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Hsp90 and sGC-mediated vasorelaxation

Vascular soluble guanylate cyclase (sGC) exists in multimeric complexes with endothelial nitric oxide synthase (eNOS) and heat shock protein 90 (hsp90). Whereas disruption of hsp90-eNOS complexes clearly attenuates eNOS-depended vascular relaxation, the contribution of sGC-hsp90 complexes to eNOS- or NO donor-dependent relaxations remains controversial. Isolated rat thoracic aortic rings were pre-incubated with structurally diverse hsp90 inhibitors, radicicol (RA) or geldanamycin (GA) or vehicle for 0.5, 1 or 15 hrs and exposed to ACh, 8-Br-cGMP, forskolin or one of three NO donors: nitroglycerin (NTG), sodium nitroprusside (SNP) or spermine nonoate (SNN). Both RA and GA inhibited endothelium-dependent relaxations dose-dependently. Long-term (15 hrs.) exposure to RA inhibited all NO donor-induced relaxations; however GA inhibited SNN-induced relaxation only. 15 hrs. exposure to RA, but not to GA, decreased hsp90-bound sGC protein expression and NTG-stimulated cGMP formation in aortic rings, whereas RA more than GA reduced SNN-stimulated cGMP formation. Thus hsp90 inhibitors selectively inhibit sGC-dependent relaxations of aortic rings by reducing sGC expression, disrupting sGC-hsp90 complex formation and decreasing cGMP formation. Since hsp90 inhibitors promote proteasomal degradation of hsp90 client proteins, we then investigated whether CHIP, a chaperone-dependent ubiquitin E3 ligase, could play a role in the process of degradation of sGC. Transient overexpression of CHIP in Cos-7 or rat aortic smooth muscle cells degraded sGC and this was abrogated by the proteasome inhibitor, MG 132 in a TPR- and U-box domain-sensitive manner. Co-immunoprecipitation and immunofluorescent studies suggest that CHIP is associated with sGC, hsp90 and hsp70 and increased the association of hsp70 with sGC. Furthermore, CHIP directly ubiquitinated sGC and this was potentiated by geldanamycin and was followed by proteasomal degradation. Ad-CHIP infected rat aortic rings exhibited a decreased SNN-induced relaxation. Taken together, these studies suggest that hsp90 is a physiologic regulator of sGC vascular function.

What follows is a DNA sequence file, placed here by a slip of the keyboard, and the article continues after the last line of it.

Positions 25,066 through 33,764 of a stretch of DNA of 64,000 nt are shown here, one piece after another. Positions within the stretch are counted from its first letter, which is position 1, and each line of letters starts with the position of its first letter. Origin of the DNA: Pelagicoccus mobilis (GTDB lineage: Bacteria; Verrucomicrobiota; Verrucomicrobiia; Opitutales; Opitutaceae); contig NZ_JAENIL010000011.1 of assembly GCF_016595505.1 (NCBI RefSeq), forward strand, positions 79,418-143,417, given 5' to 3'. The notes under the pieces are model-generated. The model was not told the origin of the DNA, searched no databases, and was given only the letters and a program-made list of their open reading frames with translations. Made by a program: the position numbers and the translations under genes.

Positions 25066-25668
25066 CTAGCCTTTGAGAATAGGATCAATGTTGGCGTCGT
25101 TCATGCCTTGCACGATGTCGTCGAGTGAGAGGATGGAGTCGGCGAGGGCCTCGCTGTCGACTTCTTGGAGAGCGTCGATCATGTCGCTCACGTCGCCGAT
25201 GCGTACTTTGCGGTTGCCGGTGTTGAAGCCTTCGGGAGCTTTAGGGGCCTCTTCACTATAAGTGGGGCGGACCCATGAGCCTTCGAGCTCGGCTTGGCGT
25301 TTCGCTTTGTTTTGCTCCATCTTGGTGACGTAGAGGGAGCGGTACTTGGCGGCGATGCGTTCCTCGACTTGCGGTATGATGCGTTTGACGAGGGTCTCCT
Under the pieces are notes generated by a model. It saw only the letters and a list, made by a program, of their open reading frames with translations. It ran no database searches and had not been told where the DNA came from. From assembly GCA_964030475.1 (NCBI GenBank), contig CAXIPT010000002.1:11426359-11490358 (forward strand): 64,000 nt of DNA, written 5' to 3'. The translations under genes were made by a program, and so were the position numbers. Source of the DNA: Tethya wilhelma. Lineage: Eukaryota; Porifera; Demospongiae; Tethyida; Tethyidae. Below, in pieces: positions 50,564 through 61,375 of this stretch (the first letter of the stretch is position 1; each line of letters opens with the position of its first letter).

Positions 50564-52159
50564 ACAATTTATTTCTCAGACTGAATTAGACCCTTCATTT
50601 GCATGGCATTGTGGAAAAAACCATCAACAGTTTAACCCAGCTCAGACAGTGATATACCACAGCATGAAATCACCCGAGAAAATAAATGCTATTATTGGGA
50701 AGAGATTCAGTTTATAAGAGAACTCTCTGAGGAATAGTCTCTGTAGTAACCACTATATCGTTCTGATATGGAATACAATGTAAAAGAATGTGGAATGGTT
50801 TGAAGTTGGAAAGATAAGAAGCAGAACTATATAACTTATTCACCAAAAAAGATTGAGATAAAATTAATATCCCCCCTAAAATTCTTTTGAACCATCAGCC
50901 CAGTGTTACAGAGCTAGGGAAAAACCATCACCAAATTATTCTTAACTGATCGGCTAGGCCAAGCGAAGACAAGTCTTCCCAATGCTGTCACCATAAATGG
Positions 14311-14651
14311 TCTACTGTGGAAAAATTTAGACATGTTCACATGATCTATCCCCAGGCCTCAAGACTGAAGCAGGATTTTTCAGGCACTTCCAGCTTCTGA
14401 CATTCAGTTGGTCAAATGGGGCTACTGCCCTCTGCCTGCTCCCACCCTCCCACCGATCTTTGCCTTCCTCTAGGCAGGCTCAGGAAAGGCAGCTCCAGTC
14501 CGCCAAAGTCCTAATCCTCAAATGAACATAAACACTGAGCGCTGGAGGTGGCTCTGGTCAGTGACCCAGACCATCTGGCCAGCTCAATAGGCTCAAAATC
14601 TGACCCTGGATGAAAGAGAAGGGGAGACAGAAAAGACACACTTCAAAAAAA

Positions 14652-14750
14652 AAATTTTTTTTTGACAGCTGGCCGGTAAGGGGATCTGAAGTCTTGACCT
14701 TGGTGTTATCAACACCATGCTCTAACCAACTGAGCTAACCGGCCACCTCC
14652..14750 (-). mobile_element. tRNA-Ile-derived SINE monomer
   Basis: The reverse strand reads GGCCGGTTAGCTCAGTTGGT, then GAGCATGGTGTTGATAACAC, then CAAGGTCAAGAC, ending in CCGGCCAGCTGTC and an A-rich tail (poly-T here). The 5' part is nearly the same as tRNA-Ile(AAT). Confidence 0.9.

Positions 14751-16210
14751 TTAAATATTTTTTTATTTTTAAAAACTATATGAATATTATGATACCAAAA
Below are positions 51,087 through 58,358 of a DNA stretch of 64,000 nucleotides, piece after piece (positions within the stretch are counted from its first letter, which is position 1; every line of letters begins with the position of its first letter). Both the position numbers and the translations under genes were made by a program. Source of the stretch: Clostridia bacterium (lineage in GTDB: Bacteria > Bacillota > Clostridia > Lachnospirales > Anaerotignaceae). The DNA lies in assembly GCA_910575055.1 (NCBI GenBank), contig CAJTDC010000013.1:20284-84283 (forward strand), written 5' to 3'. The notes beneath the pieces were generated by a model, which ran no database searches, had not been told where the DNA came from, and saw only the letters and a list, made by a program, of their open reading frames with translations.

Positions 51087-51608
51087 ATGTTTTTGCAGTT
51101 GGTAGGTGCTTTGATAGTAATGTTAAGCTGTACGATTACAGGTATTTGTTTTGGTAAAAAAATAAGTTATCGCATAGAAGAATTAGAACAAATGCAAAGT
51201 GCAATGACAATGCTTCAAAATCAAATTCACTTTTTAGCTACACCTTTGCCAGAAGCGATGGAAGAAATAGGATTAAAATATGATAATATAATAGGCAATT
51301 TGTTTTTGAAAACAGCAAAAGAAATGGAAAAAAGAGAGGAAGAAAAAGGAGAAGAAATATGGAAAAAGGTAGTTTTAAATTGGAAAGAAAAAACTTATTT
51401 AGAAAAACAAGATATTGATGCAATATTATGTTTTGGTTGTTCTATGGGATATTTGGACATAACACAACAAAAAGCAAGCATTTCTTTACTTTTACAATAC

Supported by HL70214, HL66993 and the AHA.

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Correspondence to John D Catravas.

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Open Access This article is published under license to BioMed Central Ltd. This is an Open Access article is distributed under the terms of the Creative Commons Attribution 2.0 International License (, which permits unrestricted use, distribution, and reproduction in any medium, provided the original work is properly cited.

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Catravas, J.D. Hsp90 and sGC-mediated vasorelaxation. BMC Pharmacol 7 (Suppl 1), S35 (2007).

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